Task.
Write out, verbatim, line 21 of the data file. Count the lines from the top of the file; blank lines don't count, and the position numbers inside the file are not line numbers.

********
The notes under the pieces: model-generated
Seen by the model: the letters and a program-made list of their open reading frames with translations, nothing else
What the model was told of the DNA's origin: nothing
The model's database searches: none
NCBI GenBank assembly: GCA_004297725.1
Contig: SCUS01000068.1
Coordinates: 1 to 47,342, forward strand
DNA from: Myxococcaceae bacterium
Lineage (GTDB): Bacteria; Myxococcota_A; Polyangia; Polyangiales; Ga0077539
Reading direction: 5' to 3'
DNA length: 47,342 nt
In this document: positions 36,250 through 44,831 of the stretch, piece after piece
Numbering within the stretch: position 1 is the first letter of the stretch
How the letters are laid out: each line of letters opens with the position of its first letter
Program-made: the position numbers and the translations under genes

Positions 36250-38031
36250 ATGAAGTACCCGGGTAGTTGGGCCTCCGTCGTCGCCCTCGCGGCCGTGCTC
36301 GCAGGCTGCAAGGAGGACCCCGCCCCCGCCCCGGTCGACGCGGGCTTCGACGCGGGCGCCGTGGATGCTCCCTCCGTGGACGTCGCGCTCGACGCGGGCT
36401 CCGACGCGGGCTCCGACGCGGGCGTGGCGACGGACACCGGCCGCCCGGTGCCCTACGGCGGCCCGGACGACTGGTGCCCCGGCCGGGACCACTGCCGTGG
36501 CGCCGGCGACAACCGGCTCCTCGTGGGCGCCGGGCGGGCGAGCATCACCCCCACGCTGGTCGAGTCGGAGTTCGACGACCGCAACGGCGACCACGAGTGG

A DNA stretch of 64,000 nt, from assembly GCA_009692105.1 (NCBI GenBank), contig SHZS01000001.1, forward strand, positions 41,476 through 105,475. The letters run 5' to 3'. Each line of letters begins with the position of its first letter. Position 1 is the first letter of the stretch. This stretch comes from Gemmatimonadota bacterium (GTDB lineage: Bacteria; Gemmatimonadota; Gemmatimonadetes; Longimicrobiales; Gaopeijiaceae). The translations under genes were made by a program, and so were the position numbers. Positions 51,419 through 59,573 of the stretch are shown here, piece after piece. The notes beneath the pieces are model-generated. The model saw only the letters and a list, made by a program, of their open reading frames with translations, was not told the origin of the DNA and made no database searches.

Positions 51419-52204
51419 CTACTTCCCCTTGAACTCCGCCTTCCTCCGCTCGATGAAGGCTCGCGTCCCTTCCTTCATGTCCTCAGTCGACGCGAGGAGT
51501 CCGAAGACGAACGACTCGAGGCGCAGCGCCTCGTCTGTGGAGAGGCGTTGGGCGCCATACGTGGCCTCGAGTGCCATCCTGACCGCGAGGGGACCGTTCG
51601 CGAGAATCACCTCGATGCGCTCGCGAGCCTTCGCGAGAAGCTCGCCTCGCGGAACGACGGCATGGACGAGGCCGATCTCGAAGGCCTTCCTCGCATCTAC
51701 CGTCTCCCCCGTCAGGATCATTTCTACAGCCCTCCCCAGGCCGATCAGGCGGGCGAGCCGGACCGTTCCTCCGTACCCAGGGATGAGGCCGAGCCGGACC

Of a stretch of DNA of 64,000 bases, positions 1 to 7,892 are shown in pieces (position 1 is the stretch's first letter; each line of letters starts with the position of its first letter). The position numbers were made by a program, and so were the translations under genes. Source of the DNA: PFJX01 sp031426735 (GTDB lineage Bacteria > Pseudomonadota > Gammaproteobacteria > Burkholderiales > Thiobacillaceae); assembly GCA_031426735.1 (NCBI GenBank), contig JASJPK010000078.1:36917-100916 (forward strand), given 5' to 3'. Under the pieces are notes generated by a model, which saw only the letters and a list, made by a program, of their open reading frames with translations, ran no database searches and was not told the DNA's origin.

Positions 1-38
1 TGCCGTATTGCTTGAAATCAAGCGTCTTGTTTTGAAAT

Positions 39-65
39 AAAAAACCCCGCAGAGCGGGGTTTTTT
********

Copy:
A DNA stretch of 64,000 nt, from assembly GCA_009692105.1 (NCBI GenBank), contig SHZS01000001.1, forward strand, positions 41,476 through 105,475. The letters run 5' to 3'. Each line of letters begins with the position of its first letter. Position 1 is the first letter of the stretch. This stretch comes from Gemmatimonadota bacterium (GTDB lineage: Bacteria; Gemmatimonadota; Gemmatimonadetes; Longimicrobiales; Gaopeijiaceae). The translations under genes were made by a program, and so were the position numbers. Positions 51,419 through 59,573 of the stretch are shown here, piece after piece. The notes beneath the pieces are model-generated. The model saw only the letters and a list, made by a program, of their open reading frames with translations, was not told the origin of the DNA and made no database searches.